• Second, referring to my previous post on a “slow blogging movement,” I wonder whether we will reach a saturation effect, with instantaneousness, interactivity, and the confusion of information and misinformation that is sweeping over us. Just as for the “slow food” or “localivore” movement, will people want to reduce the amount of stuff being thrown at them and seek out higher quality and even slower venues of news and political information?

Since Mr. Taylor and I are both World War II buffs, we also spared a few moments to discuss the movie “Valkyrie.” I noted that it is intriguing to speculate how much history would have been changed if some of the new communications technologies existed in previous eras. In the Valkyrie case, imagine the impact of instant messaging on the plot to kill Hitler!

Actually, you could make a case that there was text-messaging in the Third Reich….


Originally posted January 31, 2009 at PolicyByBlog

The End of Geoprivacy

Ever have the feeling that someone is spying on you?

Today, it’s more likely that you are broadcasting enough information thatanyone can spy on you.

In the most recent issue of Wired magazine, freelance writer Mathew Honan recounts his “I am here”adventures of a “3-week experiment of living la vida local.” Using all the new technology (software and hardware) especially iPhone apps, he demonstrates how easy it is to be constantly monitoring your environment electronically as well as for everybody to know where you are. For example, with the program WhoseHere, you can send your latitude and longitude location and instantly get responses from other people in the area. The responses, needless to say, range from “I’m looking for sex” to “Really great coffee shop.”

Other interesting revelations: “Because iPhones embed geodata into photos that users upload to Flickr or Picasa, iPhone shots can be automatically placed on a map.” In other words, people will know exactly where you were when you took the picture. Interestingly, Honan concludes the article by describing how he almost got into a car accident because he was so busy getting “better location awareness” through his various geo gadgets that he didn’t notice a car (a Prius, of course!) stopping short in front of him. He concludes that technology cannot replace “look[ing] around the old-fashioned way” and keeping a “sense of place.”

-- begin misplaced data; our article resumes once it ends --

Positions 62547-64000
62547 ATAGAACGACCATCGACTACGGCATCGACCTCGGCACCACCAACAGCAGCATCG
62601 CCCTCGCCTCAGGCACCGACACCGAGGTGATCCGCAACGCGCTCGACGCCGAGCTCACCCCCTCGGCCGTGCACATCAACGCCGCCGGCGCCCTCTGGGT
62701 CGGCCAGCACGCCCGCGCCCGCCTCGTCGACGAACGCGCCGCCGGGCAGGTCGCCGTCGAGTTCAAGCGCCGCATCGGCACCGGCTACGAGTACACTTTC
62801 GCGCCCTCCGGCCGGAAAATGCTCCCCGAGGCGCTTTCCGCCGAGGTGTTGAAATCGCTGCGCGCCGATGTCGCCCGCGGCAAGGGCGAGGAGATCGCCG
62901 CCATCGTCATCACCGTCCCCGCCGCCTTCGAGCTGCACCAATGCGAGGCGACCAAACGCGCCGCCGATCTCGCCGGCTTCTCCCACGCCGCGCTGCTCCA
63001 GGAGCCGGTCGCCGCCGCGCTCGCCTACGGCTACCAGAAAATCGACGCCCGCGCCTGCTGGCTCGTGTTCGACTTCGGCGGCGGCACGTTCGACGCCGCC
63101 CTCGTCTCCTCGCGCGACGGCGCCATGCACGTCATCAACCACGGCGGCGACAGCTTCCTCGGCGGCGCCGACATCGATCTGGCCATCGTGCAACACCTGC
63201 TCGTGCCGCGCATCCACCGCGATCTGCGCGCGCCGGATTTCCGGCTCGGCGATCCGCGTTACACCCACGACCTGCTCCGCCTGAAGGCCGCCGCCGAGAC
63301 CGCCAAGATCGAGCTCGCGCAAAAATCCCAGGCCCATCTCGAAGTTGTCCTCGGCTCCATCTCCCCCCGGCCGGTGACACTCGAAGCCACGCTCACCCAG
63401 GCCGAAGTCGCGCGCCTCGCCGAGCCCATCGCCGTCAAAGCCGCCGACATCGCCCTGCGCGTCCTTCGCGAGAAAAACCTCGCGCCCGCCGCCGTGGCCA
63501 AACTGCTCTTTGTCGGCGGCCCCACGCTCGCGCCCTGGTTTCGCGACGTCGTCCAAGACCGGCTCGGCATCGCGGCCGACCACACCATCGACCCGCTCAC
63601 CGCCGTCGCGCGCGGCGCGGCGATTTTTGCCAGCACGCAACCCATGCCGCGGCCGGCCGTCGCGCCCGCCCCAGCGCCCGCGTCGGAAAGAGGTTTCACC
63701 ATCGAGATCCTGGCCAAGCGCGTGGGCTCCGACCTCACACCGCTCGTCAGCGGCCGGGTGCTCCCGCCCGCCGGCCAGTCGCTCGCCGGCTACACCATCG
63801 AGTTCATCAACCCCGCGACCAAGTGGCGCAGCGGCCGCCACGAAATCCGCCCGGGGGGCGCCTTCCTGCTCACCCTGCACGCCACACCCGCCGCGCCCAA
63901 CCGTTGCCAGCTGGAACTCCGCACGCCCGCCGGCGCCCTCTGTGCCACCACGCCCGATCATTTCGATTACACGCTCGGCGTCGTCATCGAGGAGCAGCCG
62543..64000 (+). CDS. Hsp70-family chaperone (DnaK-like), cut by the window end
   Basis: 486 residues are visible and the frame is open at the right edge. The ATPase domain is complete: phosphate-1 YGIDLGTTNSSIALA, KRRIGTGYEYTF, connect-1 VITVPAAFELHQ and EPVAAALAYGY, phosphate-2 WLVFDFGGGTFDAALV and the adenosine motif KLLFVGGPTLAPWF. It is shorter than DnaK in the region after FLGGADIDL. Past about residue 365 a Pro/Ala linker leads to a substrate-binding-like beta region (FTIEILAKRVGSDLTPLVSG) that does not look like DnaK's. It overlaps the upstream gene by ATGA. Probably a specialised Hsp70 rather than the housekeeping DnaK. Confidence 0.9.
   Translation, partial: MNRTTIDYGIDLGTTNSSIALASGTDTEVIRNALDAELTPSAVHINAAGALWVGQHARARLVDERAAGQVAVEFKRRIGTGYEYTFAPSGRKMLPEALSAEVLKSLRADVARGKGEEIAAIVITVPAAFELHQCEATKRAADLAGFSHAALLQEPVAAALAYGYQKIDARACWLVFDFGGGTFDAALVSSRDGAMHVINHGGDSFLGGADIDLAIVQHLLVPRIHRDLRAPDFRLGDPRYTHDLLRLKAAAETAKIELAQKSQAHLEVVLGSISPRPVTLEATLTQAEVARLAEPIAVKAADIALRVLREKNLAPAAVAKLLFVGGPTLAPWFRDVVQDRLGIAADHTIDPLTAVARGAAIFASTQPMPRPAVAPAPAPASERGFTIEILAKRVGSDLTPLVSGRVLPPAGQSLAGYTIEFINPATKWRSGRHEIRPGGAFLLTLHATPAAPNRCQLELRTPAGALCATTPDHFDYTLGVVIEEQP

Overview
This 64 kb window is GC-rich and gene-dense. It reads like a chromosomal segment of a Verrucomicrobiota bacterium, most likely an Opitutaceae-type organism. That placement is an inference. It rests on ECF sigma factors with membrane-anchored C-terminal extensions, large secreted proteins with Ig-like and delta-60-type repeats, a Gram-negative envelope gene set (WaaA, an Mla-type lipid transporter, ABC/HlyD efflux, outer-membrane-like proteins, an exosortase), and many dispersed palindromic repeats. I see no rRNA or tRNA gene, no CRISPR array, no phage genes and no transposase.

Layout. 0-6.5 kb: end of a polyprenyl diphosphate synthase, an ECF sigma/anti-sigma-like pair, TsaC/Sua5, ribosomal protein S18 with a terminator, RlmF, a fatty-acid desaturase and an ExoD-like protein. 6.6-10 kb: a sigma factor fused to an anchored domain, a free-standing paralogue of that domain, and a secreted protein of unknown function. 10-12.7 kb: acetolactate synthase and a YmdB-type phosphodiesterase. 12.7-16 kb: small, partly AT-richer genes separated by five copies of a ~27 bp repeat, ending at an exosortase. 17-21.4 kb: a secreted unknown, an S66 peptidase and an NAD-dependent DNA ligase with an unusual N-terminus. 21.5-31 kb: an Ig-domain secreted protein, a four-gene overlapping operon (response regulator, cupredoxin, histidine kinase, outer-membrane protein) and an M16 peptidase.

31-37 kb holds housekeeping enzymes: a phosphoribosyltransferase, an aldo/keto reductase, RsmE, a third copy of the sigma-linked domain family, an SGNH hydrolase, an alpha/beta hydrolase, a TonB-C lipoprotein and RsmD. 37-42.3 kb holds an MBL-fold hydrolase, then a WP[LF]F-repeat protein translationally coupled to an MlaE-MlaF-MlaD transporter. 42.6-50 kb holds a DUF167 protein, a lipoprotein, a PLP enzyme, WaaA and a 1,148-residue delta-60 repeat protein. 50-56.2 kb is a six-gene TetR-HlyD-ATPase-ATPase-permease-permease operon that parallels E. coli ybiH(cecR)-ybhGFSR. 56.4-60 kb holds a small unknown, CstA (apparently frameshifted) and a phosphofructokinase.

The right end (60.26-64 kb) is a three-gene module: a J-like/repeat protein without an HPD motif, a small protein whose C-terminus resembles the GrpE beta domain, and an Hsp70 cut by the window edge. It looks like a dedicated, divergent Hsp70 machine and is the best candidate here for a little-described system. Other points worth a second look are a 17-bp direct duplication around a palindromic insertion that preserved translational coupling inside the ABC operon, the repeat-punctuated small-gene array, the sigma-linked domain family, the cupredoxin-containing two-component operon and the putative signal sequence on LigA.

One such app, Google Latitude, is already occasioning controversy.

Let’s call this the question of geoprivacy. [Read more…]

Darryl (From “The Office”): Everyone is a Paparazzo?

On this site and in my classes, we have talked a lot about the changes inpolitics and other parts of life and labor that easy Internet access, online social-interactive media, and the cell phone (with its picture, sound and video capture and upload capabilities) have occasioned. In politics, we know that the personal appearance is different because a politician never knows who in the audience might get them on video or record them in some other way and YouTube a quote or a rant or just a funny picture. Celebrities of other kinds–like athletes and entertainers–have always faced the dilemma of being “outed” while in private by paparazzi. Now in the same way that everyone is a potential journalist, everyone is also a potential paparazzo. What are the privacy rights of individuals anywhere–OUR GEOPRIVACY? Should ordinary fans or witnesses know or care? At a minimum, it is pretty clear that if a celebrity like, say, a star of a TV show, appears in a public venue, the public has a perfect right to and shouldn’t feel any ethical qualms about capturing him/her for wider viewing.

And let’s face it, celebrities thrive on celebrity and are using the new tech (like Twitter) to show off their own backstage lives (or parts of them).

Here is a case study: Below is the narrative description by one of my students, who encountered “Darryl” (actor Craig Robinson) from NBC’s The Office. The ethical nuance here is that Mr. Robinson was not quietly having a drink in a corner but performing for the crowd, so there is even less of a problem with deciding to “YouTube” him.


At the end of December break I went to a bar called Pete’s Dueling Piano Bar (Dallas, TX). A dueling piano bar is when two pianists sit at pianos that face each other as they play song requests from the audience. My friends and I were about to leave when we heard commotion and people running in our direction. I looked up from my friends and saw Darryl from The Office on stage. He showed up out of nowhere and began singing on one of the pianos. Everybody began taking pictures and recording him on their cameras and cell phones. It was really exciting to see somebody famous right before my eyes. My friend was taking pictures on her blackberry, and sent me an email instantly with one of the pictures she had taken. Darryl then played the opening song from The Office and disappeared as fast as he had appeared.

[Read more…]